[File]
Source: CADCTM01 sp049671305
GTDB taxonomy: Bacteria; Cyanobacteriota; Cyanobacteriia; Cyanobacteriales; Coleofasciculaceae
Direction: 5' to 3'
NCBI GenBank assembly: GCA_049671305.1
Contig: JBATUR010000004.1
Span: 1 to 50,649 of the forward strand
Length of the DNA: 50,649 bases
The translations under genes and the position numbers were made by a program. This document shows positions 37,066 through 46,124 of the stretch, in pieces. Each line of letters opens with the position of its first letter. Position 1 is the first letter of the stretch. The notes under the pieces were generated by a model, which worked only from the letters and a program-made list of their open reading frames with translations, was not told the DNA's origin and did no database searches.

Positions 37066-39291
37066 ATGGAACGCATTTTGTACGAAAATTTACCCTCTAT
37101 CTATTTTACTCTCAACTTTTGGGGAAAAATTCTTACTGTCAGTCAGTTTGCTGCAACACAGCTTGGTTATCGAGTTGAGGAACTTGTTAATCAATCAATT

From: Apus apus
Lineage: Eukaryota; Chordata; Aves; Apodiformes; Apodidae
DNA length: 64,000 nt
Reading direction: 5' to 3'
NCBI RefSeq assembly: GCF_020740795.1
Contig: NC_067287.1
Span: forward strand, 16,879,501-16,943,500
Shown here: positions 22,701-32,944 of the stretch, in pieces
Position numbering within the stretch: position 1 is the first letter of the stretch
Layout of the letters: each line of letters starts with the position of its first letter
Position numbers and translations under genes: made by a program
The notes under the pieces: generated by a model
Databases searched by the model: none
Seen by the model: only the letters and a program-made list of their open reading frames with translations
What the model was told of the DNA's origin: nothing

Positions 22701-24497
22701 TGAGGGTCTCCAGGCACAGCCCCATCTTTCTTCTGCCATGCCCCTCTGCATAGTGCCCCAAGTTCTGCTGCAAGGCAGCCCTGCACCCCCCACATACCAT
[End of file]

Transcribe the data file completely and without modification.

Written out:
Source: CADCTM01 sp049671305
GTDB taxonomy: Bacteria; Cyanobacteriota; Cyanobacteriia; Cyanobacteriales; Coleofasciculaceae
Direction: 5' to 3'
NCBI GenBank assembly: GCA_049671305.1
Contig: JBATUR010000004.1
Span: 1 to 50,649 of the forward strand
Length of the DNA: 50,649 bases
The translations under genes and the position numbers were made by a program. This document shows positions 37,066 through 46,124 of the stretch, in pieces. Each line of letters opens with the position of its first letter. Position 1 is the first letter of the stretch. The notes under the pieces were generated by a model, which worked only from the letters and a program-made list of their open reading frames with translations, was not told the DNA's origin and did no database searches.

Positions 37066-39291
37066 ATGGAACGCATTTTGTACGAAAATTTACCCTCTAT
37101 CTATTTTACTCTCAACTTTTGGGGAAAAATTCTTACTGTCAGTCAGTTTGCTGCAACACAGCTTGGTTATCGAGTTGAGGAACTTGTTAATCAATCAATT

From: Apus apus
Lineage: Eukaryota; Chordata; Aves; Apodiformes; Apodidae
DNA length: 64,000 nt
Reading direction: 5' to 3'
NCBI RefSeq assembly: GCF_020740795.1
Contig: NC_067287.1
Span: forward strand, 16,879,501-16,943,500
Shown here: positions 22,701-32,944 of the stretch, in pieces
Position numbering within the stretch: position 1 is the first letter of the stretch
Layout of the letters: each line of letters starts with the position of its first letter
Position numbers and translations under genes: made by a program
The notes under the pieces: generated by a model
Databases searched by the model: none
Seen by the model: only the letters and a program-made list of their open reading frames with translations
What the model was told of the DNA's origin: nothing

Positions 22701-24497
22701 TGAGGGTCTCCAGGCACAGCCCCATCTTTCTTCTGCCATGCCCCTCTGCATAGTGCCCCAAGTTCTGCTGCAAGGCAGCCCTGCACCCCCCACATACCAT